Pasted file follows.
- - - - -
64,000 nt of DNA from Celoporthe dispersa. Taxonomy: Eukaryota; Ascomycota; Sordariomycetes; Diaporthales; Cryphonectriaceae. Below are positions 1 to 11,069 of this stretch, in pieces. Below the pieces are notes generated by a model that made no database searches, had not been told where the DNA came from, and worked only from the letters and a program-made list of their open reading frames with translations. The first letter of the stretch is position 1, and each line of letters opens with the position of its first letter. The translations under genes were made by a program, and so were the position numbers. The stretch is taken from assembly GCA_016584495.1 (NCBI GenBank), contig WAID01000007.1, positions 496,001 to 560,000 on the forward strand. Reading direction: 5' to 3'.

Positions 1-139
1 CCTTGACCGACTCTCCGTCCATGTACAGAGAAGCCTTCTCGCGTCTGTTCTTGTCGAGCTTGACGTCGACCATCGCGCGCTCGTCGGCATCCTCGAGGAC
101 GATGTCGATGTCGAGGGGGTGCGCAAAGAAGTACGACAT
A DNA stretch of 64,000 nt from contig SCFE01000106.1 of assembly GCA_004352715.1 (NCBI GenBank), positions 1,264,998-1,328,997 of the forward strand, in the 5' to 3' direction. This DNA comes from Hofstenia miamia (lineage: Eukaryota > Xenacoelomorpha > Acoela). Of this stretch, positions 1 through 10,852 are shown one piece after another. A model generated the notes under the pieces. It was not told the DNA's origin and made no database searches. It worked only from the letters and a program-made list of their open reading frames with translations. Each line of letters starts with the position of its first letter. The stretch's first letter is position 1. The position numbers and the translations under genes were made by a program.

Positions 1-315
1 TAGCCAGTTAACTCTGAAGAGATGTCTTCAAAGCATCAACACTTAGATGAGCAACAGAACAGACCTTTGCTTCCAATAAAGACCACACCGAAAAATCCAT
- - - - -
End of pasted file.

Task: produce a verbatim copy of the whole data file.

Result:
64,000 nt of DNA from Celoporthe dispersa. Taxonomy: Eukaryota; Ascomycota; Sordariomycetes; Diaporthales; Cryphonectriaceae. Below are positions 1 to 11,069 of this stretch, in pieces. Below the pieces are notes generated by a model that made no database searches, had not been told where the DNA came from, and worked only from the letters and a program-made list of their open reading frames with translations. The first letter of the stretch is position 1, and each line of letters opens with the position of its first letter. The translations under genes were made by a program, and so were the position numbers. The stretch is taken from assembly GCA_016584495.1 (NCBI GenBank), contig WAID01000007.1, positions 496,001 to 560,000 on the forward strand. Reading direction: 5' to 3'.

Positions 1-139
1 CCTTGACCGACTCTCCGTCCATGTACAGAGAAGCCTTCTCGCGTCTGTTCTTGTCGAGCTTGACGTCGACCATCGCGCGCTCGTCGGCATCCTCGAGGAC
101 GATGTCGATGTCGAGGGGGTGCGCAAAGAAGTACGACAT
A DNA stretch of 64,000 nt from contig SCFE01000106.1 of assembly GCA_004352715.1 (NCBI GenBank), positions 1,264,998-1,328,997 of the forward strand, in the 5' to 3' direction. This DNA comes from Hofstenia miamia (lineage: Eukaryota > Xenacoelomorpha > Acoela). Of this stretch, positions 1 through 10,852 are shown one piece after another. A model generated the notes under the pieces. It was not told the DNA's origin and made no database searches. It worked only from the letters and a program-made list of their open reading frames with translations. Each line of letters starts with the position of its first letter. The stretch's first letter is position 1. The position numbers and the translations under genes were made by a program.

Positions 1-315
1 TAGCCAGTTAACTCTGAAGAGATGTCTTCAAAGCATCAACACTTAGATGAGCAACAGAACAGACCTTTGCTTCCAATAAAGACCACACCGAAAAATCCAT